Bacchides (play)

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Bacchides
Written by Plautus
Characters Bacchis I (a prostitute)
Slave (of Bacchis)
Pistoclerus (son of Philoxenus)
Boy (of Cleomachus)
Bacchis II (sister of Bacchis I)
Lydus (tutor to Pistoclerus)
Chrysalus (slave of Nicobulus)
Nicobulus
Mnesilochus (son of Nicobulus)
Philoxenus
Parasite (of Cleomachus)
Artamo (slave of Nicobulus)
Cleomachus (soldier)
Setting a street in Athens, before the houses of Bacchis I and Nicobulus

Bacchides is a Latin play by the early Roman playwright Titus Maccius Plautus. The title has been translated as The Bacchises, and the plot revolves around the misunderstandings surrounding two sisters, each called Bacchis, who work in a local house of ill-repute. It includes Plautus' frequent theme of clever servants outwitting their supposed superiors.

The play was likely an adaptation of the play Δὶς Ἐξαπατῶν (Dis Exapaton), meaning Twice Deceiving but more commonly known as The Double Deceiver, by the Greek New Comedy playwright Menander.[1] The beginning of it is lost to history, and so is often reconstructed in modern-day adaptations using contextual clues as well as twenty surviving fragments.[2]

Plot summary[edit]

Two young friends, Mnesilochus and Pistoclerus, have fallen in love with two sisters, and both are prostitutes named Bacchis. Mnesilochus's Bacchis has been hired for a year by Cleomachus. In order to get the money to buy her release Mnesilochus asks Chrysalus, the clever slave, to extort money from Nicobulus (a common recipe in Greek and Roman comedies). Chrysalus succeeds in getting two hundred coins from the old man but then Pistoclerus announces his love for Bacchis. Mnesilochus, not knowing that there is more than one Bacchis, hands back the money to his father and reveals the whole deception and Chrysalus's part in it. Then the truth comes out – There are two Bacchises and Pistoclerus loves the other Bacchis! In despair Mnesilochus returns to Chrysalus and begs him to try to get money from Nicobulus again. Chrysalus agrees and tricks Nicobulus out of his money by saying that Mnesilochus is in trouble because he has fallen in love with a soldier's wife. He claims that the only way to get Mnesilochus out of trouble is to pay the soldier. Nicobulus falls for the trick and gives over the money. Soon he finds out that he has been deceived, and with Philoxenus he storms the brothel. Nicobulus demands his son and gold back. Bacchis offers the old man half of his gold back if he comes in. Philoxenus and Nicobulus soon give into Bacchis and her sister. They enter the brothel.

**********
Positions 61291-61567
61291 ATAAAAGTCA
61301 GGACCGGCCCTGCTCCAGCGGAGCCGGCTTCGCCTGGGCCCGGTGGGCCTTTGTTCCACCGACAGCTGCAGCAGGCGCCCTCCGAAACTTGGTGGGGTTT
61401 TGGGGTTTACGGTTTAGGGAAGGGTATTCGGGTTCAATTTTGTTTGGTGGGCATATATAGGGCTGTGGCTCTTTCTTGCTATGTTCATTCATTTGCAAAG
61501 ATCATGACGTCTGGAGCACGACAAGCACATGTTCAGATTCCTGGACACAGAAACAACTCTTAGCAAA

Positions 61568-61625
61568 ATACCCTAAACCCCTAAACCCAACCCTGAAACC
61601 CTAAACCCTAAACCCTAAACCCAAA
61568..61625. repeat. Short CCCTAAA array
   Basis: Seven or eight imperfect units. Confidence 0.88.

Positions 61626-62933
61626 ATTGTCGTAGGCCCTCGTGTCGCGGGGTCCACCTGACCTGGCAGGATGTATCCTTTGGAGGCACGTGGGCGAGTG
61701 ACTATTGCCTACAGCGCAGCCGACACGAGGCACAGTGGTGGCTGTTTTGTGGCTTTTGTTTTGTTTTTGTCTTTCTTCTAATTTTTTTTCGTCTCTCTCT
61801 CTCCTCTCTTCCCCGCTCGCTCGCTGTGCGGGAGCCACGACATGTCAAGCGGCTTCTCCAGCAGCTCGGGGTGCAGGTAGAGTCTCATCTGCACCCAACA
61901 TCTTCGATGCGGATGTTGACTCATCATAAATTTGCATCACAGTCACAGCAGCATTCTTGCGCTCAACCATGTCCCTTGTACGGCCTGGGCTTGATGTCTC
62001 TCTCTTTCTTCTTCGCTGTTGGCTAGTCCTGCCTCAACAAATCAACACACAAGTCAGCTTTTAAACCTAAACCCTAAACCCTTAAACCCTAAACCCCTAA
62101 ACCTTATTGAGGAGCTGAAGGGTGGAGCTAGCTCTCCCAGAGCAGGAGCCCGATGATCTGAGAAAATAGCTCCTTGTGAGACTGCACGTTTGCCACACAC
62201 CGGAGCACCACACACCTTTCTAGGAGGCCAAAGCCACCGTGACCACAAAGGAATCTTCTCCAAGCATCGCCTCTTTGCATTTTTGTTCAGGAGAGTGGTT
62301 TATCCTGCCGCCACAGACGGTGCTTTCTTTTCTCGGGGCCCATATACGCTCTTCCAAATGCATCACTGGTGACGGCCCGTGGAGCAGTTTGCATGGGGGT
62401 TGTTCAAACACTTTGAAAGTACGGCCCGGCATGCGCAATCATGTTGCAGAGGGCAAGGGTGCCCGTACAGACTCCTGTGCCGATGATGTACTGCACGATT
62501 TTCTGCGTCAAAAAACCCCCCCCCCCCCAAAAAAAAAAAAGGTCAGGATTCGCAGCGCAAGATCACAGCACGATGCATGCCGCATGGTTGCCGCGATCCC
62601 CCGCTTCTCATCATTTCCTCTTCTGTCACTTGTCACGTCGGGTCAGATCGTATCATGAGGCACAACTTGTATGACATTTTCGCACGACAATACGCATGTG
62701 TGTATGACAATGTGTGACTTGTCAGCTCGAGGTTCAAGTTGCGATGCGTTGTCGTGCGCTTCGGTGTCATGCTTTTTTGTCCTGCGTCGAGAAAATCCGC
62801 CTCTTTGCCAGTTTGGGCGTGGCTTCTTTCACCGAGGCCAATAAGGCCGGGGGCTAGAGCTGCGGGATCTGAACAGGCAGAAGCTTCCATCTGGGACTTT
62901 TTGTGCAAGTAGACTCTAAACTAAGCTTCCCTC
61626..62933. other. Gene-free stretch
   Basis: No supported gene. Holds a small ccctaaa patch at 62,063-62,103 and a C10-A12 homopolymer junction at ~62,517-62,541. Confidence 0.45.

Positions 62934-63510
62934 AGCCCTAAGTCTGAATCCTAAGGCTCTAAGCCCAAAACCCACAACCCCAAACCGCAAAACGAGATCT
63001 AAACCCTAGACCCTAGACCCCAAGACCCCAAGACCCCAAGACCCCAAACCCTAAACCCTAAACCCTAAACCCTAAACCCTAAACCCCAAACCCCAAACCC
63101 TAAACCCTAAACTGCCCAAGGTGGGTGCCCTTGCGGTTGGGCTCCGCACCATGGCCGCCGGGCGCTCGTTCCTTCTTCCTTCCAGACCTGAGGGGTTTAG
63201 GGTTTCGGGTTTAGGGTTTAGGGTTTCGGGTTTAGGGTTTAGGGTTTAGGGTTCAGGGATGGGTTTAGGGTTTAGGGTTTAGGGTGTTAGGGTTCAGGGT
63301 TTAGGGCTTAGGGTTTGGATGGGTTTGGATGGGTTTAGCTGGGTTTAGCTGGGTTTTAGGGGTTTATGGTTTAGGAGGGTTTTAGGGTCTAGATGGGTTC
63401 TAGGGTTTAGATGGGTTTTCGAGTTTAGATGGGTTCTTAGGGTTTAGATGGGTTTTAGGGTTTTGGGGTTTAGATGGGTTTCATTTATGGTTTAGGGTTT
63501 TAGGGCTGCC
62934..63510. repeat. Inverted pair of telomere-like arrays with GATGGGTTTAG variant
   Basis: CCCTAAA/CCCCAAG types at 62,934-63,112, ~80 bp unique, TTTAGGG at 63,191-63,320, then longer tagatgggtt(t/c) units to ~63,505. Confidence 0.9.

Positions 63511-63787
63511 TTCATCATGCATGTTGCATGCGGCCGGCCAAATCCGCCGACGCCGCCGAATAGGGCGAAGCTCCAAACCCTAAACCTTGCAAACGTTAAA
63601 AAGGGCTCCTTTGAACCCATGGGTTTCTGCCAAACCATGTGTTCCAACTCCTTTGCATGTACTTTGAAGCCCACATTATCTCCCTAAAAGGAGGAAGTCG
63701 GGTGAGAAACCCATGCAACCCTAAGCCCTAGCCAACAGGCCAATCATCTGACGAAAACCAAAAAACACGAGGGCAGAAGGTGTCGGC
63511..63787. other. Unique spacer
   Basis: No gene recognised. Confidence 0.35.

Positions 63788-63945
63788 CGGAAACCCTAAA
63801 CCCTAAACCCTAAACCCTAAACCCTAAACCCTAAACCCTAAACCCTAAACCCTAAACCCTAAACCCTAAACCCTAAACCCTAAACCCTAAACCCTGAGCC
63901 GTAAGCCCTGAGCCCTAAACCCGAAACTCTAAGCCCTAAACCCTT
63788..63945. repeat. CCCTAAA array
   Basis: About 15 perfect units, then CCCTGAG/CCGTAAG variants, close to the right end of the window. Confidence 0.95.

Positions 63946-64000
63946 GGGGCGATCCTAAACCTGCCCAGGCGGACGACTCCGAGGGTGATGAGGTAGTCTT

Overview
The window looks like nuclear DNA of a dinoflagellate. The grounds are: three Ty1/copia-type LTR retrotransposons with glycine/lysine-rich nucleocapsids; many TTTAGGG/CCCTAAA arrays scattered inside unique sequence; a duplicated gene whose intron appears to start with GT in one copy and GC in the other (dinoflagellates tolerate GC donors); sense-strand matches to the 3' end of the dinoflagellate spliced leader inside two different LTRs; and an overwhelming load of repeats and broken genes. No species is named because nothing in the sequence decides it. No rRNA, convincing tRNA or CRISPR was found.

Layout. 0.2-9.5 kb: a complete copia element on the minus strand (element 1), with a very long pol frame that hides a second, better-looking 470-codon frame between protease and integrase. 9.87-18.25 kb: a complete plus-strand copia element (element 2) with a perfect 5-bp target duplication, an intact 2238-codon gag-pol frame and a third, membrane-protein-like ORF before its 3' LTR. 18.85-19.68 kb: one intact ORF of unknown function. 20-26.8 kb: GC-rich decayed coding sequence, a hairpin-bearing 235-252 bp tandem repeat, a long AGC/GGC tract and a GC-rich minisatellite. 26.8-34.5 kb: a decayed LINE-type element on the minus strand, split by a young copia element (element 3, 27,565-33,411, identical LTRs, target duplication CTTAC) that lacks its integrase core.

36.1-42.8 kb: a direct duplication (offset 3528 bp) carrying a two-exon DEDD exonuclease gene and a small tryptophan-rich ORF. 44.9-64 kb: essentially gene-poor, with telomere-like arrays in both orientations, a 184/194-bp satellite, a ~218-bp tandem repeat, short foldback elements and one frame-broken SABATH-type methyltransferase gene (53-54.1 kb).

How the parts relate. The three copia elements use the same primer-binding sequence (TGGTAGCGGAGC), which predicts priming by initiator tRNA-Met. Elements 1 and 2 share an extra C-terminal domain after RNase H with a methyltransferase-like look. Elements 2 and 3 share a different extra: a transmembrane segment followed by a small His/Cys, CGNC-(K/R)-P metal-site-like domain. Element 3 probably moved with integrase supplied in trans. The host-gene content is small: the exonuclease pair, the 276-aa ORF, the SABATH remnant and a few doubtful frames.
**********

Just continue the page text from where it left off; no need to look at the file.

Etymology[edit]

Several of the characters names are significant. Nicobulus ironically means Victorious in counsel, Chrysalus means Goldie, Cleomachus means Glorious fighter, and Bacchis means Bacchant, a female worshipper of Bacchus, god of wine.[3]

Translations[edit]

References[edit]

  1. ^ Feder, Lillian. 1964. Crowell's Handbook of Classical Literature. New York: Lippincott & Crowell.
  2. ^ James, Tatum. 1983. Plautus: The Darker Comedies. Baltimore and London: The Johns Hopkins University Press.
  3. ^ Jones, P.V., and Sidwell, K.C. 1986. Reading Latin. Cambridge: Cambridge University Press. ISBN 0-521-28623-9 (paperback)
  4. ^ Plautus; Translated by Wolfgang de Melo (2011). Plautus, Vol. I: Amphitryon; The Comedy of Asses; The Pot of Gold; The Two Bacchises; The Captives. Loeb Classical Library. ISBN 0674996534.